Using Physics to Fix & Rebuild

Golden Gate Bridge Dilemma

Using waves and sound in physics to solve an architectural dilemma.

 

I've lived in San Francisco my entire life and remain in awe of one of the greatest architectural feats in history: the Golden Gate Bridge. It is not only a hub for tourism but represents a daily commute for many in the Bay Area. 

During the pandemic, the infrastructure of the Golden Gate Bridge in San Francisco, California was modified in order to strengthen and prepare the bridge for increasingly fast winds as a result of climate change. One of the modifications was the size of the railings, though from the government blueprints and plans on the bridge, it is unclear if the railings were reduced in size or increased in size. Regardless, the effects of this new implementation are felt throughout the Bay Area: a loud humming sound can be heard from miles away as high velocity winds pass through the railings of the Golden Gate Bridge. The physical phenomena behind this sound is vortex shedding, in which an oscillating flow occurs when a fluid (e.g. air or water) flows past a bluff body at certain velocities. This depends on the size and shape of the body. 

                                               (picture shown below)

 

Experiment Design and Overview

When the vortex shedding frequency matches the resonance frequency (natural frequency) the structure can begin to resonate and vibrate with harmonic oscillations that cause the phenomenon of ‘wind humming’.

    Vortex shedding is modeled by this governing equation: St = f*D/v where f is the vortex shedding frequency (s-1), V is the flow velocity (ms-1), D is the diameter of the body (m), and St is the Strouhal Number, a dimensionless number and a constant for which 0.22 is commonly used that describes certain oscillating flow mechanisms. By rearranging the equation, we obtain  f = St*v/D. During this experiment, the wavelength will be measured and in order to find the frequency of the wave, the equation c = λ* f where the speed of the wave will be calculated beforehand. According to the governing equation, the relationship between frequency and diameter should be inversely proportional. To eventually create a linear relationship between diameter and frequency, the equation must be inverted: 1f = D/St * v.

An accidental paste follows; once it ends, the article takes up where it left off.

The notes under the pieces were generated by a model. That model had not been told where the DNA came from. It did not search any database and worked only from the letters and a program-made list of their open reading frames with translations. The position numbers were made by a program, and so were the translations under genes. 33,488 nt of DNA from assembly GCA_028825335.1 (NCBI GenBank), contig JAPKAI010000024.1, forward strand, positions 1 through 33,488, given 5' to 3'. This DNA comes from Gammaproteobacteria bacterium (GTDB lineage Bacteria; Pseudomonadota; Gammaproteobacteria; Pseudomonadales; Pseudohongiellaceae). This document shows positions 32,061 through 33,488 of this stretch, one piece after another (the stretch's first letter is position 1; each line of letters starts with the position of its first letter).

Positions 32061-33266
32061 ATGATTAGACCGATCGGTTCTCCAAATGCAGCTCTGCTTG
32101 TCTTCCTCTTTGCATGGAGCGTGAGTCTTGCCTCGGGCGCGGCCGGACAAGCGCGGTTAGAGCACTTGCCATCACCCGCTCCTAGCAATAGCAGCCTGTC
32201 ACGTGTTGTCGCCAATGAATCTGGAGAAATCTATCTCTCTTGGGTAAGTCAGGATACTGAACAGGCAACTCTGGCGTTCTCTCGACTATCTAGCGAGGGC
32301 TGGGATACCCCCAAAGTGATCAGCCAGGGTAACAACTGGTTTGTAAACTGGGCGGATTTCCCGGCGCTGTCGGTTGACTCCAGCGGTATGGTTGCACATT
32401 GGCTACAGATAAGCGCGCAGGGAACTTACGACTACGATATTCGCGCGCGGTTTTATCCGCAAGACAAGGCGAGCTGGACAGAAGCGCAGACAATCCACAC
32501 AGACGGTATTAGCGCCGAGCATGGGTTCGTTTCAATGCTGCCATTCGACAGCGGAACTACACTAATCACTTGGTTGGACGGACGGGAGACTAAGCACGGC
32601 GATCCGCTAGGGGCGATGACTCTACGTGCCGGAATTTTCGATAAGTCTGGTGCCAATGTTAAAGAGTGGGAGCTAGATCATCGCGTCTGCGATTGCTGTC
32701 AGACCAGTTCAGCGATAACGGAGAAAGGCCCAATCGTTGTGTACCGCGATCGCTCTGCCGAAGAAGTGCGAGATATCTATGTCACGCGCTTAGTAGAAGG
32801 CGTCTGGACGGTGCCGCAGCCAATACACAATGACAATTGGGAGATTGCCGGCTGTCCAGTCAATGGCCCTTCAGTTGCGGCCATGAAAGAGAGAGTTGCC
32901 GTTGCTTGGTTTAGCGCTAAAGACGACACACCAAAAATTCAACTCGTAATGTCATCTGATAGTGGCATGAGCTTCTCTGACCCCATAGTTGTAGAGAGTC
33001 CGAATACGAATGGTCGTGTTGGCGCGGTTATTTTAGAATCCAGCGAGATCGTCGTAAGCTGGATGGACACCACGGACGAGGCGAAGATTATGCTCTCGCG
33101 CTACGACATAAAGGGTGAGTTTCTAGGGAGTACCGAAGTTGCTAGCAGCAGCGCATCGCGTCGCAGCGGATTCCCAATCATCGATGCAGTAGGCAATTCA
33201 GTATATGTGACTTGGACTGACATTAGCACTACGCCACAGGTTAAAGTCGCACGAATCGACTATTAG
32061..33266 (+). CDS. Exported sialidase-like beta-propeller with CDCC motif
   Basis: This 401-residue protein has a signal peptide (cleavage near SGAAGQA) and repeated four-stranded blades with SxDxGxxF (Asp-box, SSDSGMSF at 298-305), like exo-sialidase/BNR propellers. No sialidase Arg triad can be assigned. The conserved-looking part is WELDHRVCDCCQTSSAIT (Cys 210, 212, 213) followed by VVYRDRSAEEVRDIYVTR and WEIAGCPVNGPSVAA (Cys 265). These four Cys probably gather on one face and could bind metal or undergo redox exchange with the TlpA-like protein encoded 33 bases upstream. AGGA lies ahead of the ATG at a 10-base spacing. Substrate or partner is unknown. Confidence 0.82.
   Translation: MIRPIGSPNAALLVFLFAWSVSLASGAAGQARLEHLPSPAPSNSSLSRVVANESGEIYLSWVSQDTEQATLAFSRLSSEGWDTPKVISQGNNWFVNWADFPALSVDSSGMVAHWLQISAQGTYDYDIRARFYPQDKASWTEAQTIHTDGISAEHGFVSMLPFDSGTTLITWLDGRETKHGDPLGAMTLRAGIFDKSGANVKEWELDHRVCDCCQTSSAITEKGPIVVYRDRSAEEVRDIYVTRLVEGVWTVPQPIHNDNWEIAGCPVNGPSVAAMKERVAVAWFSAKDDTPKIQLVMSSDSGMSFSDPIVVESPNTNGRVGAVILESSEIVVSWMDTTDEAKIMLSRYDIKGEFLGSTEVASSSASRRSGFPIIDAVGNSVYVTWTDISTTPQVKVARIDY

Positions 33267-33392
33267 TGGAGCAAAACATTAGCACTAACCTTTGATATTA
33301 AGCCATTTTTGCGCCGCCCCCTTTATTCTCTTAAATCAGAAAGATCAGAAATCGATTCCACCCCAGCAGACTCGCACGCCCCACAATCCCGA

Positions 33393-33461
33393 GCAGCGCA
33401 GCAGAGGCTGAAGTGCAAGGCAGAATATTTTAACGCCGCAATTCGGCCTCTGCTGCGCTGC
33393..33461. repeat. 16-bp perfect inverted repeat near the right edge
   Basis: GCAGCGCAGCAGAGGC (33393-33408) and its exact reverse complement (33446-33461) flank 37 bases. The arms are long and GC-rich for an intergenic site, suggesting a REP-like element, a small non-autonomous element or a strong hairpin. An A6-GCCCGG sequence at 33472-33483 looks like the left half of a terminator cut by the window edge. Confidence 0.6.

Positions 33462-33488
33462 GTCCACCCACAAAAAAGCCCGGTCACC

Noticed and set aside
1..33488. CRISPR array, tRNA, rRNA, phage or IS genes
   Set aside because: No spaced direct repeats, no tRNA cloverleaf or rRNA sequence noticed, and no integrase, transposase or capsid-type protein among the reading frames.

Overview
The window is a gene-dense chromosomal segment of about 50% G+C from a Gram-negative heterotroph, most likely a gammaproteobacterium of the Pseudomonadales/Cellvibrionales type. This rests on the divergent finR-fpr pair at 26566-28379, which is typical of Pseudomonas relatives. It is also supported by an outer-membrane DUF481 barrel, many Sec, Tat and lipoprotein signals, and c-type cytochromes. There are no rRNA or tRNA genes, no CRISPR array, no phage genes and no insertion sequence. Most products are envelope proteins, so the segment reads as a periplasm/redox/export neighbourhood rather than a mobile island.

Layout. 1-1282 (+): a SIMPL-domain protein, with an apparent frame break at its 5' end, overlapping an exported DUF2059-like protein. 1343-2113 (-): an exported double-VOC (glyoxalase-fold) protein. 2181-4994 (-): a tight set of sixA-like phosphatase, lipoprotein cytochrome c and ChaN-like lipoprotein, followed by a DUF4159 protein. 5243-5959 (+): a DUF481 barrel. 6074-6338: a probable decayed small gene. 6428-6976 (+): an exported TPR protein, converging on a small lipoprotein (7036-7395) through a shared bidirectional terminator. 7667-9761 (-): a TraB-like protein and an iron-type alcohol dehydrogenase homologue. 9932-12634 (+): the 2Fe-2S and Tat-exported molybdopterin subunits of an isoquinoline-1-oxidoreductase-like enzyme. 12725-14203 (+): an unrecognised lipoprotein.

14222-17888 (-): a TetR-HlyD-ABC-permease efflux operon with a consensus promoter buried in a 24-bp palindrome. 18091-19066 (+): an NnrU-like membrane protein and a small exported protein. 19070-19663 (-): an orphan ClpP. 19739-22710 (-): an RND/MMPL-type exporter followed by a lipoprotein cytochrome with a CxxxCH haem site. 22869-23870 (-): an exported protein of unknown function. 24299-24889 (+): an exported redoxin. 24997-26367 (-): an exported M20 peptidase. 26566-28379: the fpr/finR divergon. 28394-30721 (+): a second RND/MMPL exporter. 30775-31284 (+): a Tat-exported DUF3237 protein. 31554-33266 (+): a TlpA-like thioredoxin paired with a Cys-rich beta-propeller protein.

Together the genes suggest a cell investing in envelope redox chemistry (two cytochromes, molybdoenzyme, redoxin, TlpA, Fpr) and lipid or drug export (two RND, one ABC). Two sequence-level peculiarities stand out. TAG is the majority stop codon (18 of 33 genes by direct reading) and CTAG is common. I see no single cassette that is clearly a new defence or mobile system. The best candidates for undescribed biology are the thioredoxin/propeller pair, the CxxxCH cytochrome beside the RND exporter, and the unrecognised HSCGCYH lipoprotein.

Because wind velocity and frequency can be difficult to measure, I decided to convert this experiment into a water form in order to better visualize the waves being produced and more easily calculate the speed of the water/wind passing the ‘railing’. This works out perfectly as the behavior of wind and water in terms of vortex shedding is very similar. I will model the relationship between the diameter of the railing (what will be used as a substitute for the railing) and the frequency of the vortex shedding to determine the nature of this relationship. I will equally explore the effects of different shapes on the relationship described above in order to propose a new modification to the current model of the bridge that will minimize the sound and vortex shedding that occurs.

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Variable Analysis

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Apparatus and Materials:

  • Water tank (1)